Written byTajha Chappellet-Lanier
Nearly 100 Americans die every day from opioid overdoses, and some experts worry the death toll could increase. In this environment of crisis, the Department of Health and Human Services is gearing up to host a code-a-thon aimed at developing tools to combat the epidemic.
The day-and-a-half long event planned for Dec. 6 and 7 will bring together teams of three to five computer programmers, public health experts, data scientists, researchers and other innovators to use data to tackle one of three challenges: prevention, treatment or usage.
The teams will compete to create solutions that, for example, might “help federal, state, and local stakeholders identify at-risk populations and their underlying risk characteristics of opioid misuse or abuse.”
Interested teams must apply to be a part of the code-a-thon — HHS aims to make de-identified data from the federal, state and local levels as well private sector available to selected participants in the days before the in-person event.
Solutions will be judged based on their potential for impact, technical achievement, innovation and design. There’s also a $10,000 prize on the line for the winning team in each of the three categories. “HHS is looking to leverage the full potential of data and technology to address the opioid crisis,” the challenge page reads.
“We are looking for solutions that 1) address our challenge questions and 2) can be tested and deployed in the field,” HHS CTO Bruce Greenstein told FedScoop in an email. “We are hoping that state and community stakeholders will be able to implement the solutions identified at the Code-a-Thon on a larger scale.”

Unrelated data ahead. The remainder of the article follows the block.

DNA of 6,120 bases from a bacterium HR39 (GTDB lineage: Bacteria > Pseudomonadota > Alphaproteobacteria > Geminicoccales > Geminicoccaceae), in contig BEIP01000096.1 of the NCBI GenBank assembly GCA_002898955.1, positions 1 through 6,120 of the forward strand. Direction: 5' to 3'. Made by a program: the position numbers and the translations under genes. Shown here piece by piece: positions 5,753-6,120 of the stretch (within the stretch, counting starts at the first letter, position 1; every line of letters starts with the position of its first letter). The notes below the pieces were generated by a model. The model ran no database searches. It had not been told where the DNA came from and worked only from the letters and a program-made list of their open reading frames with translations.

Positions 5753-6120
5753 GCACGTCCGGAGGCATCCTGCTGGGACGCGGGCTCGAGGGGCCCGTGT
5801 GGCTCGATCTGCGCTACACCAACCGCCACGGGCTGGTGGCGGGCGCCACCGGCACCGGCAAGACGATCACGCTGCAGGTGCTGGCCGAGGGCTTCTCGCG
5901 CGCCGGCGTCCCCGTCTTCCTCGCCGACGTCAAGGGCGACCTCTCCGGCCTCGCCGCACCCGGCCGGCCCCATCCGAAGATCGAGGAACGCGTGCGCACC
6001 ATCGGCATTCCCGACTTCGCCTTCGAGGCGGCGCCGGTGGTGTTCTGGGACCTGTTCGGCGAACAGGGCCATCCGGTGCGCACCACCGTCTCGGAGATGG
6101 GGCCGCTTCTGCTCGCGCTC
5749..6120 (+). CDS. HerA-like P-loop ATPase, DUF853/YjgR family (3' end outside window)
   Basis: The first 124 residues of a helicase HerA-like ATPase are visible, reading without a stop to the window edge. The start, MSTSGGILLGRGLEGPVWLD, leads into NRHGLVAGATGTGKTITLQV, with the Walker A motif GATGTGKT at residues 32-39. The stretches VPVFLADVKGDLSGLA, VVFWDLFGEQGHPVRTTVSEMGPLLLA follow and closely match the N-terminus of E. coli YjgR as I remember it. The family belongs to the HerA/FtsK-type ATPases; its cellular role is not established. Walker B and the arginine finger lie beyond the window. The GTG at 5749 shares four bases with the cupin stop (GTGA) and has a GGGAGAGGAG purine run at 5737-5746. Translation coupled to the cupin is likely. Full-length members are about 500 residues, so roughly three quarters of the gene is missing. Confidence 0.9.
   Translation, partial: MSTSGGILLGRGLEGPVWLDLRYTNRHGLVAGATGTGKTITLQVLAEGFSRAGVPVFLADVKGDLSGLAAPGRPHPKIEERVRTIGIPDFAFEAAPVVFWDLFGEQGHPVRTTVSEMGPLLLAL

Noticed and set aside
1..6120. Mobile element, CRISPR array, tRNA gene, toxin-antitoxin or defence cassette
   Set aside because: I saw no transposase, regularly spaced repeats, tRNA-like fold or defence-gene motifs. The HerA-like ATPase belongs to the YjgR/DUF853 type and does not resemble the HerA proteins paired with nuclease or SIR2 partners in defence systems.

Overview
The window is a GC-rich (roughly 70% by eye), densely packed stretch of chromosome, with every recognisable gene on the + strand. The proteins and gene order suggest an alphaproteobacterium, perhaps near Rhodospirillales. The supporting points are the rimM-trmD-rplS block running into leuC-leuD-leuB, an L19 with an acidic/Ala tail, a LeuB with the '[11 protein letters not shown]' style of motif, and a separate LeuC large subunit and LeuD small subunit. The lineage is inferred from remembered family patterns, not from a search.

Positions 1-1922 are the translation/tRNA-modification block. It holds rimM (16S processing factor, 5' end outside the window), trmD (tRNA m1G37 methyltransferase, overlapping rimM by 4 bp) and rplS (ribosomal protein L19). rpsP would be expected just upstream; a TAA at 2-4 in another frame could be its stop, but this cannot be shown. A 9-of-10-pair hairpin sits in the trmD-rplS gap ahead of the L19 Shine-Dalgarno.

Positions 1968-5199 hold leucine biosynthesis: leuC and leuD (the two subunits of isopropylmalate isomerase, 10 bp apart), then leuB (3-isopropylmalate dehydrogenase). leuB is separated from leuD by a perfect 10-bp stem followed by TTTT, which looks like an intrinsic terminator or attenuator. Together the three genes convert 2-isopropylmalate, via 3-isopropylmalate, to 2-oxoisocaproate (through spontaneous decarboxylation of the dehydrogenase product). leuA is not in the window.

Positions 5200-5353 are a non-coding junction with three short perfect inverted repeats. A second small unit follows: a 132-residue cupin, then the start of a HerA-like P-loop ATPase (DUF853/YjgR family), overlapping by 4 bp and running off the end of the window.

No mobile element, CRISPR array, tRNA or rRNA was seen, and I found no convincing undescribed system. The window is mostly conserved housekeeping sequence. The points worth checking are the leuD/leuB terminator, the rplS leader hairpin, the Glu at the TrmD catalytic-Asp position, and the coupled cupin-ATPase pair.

Greenstein hopes the winning solutions will have a future beyond the event — out in communities heavily affected by the crisis. “After the Code-a-Thon, HHS will work with the winning teams and the co-sponsors to facilitate opportunities for further testing and scaling for interested State and community stakeholders,” he told FedScoop.
The code-a-thon is being hosted by Greenstein’s office as part of the agency’s greater five point strategy for countering the opioid epidemic. These five aims, as laid out by HHS, include:
- Improving access to prevention, treatment, and recovery services, including the full range of medication-assisted treatments;
- Targeting availability and distribution of overdose-reversing drugs;
- Strengthening our understanding of the crisis through better public health data and reporting;
- Providing support for cutting edge research on pain and addiction; and
- Advancing better practices for pain management.
HHS’ actions fit into a broader federal government focus on the epidemic. President Trump recently announced that he intends to officially declare the crisis a “national emergency,” a declaration generally reserved for terrorist attacks or natural disasters.
Trump hasn’t signed any official document, though, leaving commentators to wonder what this “national emergency” could look like. A declaration under the Stafford Act would open up disaster relief funding from the Federal Emergency Management Agency, while a public health emergency declaration under the Public Health Service Act would allow HHS to deploy more care resources to areas where they are needed.
Critics worry that without adequate long-term funding and attention, no federal response can be very effective.